Goodbye, Google Reader

Back in March Google announced that they will be sending Google Reader off to pasture on July 1 of this year. As Google Reader’s retirement day looms closer many of us here at the Lynton Corral continue to be heartbroken.

Google Reader was launched in 2005 and almost instantly became the RSS reader out there. Long standing champions in the RSS reader space dropped like flies when they could no longer compete with Google’s service.

And after 8 years Google Reader is going out on top. Google cited declining use as a reason to shutter Reader, but if you looked at Twitter after the announcement there were many loyal Reader fans upset with Google’s news.

There’s no point in dwelling on the past. Google Reader is dead. So come July 1st what RSS reader should you use?


Feedly seems to be the frontrunner for the favorite RSS reader. Feedly has been around for a while, and a lot of users migrated to their service long before Google announcement about Reader.


  • Import your feeds from Google Reader
  • iOS app
  • Android app
  • Web client
  • Brand yourself or your business with hashtags
  • Get featured on Feedly


Shortly after the announcement from Google, Digg announced that they were build an RSS. Digg is positioned really well because they have name recognition in the content curation space.


Well, we don’t know yet as it hasn’t been released yet, but they are promising it next week. They are saying that the website and iOS app will launch the same day, with the Android app following in the next two months (not a great business plan, there).

The Old Reader

The Old Reader is not old like it’s name implies but it’s a reference to what kind of app they are building. The Old Reader is aiming to build a service that is more like Reader of years past, back before Google ripped features out to promote Google+ more.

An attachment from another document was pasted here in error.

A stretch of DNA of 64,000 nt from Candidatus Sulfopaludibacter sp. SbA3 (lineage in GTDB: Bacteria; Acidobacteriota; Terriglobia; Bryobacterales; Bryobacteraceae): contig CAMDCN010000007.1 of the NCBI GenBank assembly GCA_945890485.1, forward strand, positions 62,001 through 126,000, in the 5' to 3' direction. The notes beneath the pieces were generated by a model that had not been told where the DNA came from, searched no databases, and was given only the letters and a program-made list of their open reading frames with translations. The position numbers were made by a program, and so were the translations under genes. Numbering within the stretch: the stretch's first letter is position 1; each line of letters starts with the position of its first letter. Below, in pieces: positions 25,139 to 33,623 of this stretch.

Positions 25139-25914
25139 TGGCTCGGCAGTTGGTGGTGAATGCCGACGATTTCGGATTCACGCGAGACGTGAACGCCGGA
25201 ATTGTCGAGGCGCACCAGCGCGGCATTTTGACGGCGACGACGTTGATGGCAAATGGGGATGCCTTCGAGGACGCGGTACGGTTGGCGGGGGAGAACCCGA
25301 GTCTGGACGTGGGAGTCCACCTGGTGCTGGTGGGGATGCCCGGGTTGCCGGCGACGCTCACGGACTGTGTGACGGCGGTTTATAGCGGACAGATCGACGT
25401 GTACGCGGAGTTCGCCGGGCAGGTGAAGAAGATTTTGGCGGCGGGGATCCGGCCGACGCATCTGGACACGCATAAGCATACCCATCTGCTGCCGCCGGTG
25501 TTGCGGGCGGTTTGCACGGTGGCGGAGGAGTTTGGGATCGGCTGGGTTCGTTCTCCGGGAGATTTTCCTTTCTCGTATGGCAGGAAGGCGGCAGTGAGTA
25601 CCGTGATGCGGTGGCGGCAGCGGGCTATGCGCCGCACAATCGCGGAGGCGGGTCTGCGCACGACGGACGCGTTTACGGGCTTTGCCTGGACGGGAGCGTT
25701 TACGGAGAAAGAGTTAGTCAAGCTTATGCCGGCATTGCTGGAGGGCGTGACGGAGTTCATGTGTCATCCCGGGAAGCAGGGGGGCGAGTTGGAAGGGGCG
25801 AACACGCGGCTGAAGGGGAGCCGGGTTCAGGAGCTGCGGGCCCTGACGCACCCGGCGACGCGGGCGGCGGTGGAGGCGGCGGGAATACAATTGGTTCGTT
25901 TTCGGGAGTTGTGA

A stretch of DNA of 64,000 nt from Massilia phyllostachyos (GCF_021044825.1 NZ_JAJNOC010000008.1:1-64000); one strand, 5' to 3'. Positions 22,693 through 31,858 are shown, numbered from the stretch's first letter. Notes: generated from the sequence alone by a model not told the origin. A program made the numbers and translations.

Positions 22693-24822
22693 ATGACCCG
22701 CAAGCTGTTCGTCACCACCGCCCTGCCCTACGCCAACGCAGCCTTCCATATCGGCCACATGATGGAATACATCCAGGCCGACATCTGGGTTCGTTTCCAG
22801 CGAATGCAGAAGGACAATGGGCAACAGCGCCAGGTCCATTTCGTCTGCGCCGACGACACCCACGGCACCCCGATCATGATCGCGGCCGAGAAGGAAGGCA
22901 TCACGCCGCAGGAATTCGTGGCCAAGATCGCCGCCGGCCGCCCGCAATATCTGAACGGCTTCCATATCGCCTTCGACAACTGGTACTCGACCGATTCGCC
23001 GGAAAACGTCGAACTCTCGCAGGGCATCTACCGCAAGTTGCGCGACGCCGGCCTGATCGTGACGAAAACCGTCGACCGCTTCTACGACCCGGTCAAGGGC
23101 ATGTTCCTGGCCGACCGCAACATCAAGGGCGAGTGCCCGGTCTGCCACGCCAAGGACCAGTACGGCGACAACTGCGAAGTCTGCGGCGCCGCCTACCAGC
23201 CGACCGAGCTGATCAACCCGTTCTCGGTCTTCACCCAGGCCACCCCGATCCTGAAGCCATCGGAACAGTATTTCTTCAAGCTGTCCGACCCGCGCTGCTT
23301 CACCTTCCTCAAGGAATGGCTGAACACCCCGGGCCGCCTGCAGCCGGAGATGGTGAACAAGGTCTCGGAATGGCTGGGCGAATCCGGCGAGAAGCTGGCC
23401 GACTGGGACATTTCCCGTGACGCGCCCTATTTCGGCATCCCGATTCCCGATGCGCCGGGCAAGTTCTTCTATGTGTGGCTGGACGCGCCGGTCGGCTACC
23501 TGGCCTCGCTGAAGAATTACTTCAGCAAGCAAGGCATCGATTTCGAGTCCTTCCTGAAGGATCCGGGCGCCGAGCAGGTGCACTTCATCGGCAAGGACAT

The Old Reader may be a good alternative, however they do not as of yet have a native app for iOS or Android which may be a dealbreaker for many.


  • Import your feeds from Google Reader
  • Social aspect – add friends and see what they are reading
  • Comment and share posts with your friends in The Old Reader


NewsBlur looks like it is a great RSS reader alternative, however their pricing structure may chase people away who are used to getting Reader for free from Google. They offer free accounts with a 64 feed limit at a time (along with other limitations). Premium accounts are $24 a year.


  • iOS spp
  • Android app
  • Web client
  • Share stories with your friends in Newsblur
  • Smart filtering


Some people have said that they were going to (or have) abandon RSS entirely for Twitter. This may work for some, but I follow way too many blogs for this to be a viable option for me. Twitter is a constant stream of content and you may miss an update from a site that you really enjoy reading.

So which one do you pick?

Well, that’s up to you based on the features of each service. But one thing’s for certain, there will be a lot of apps and services clamoring for your business.

Make sure that you have an export of your data. Once you have the XML data for your feed you should be able to bounce around on a few RSS services to try them all out until you pick the service that works best for you.

This article originally appeared on LyntonWeb.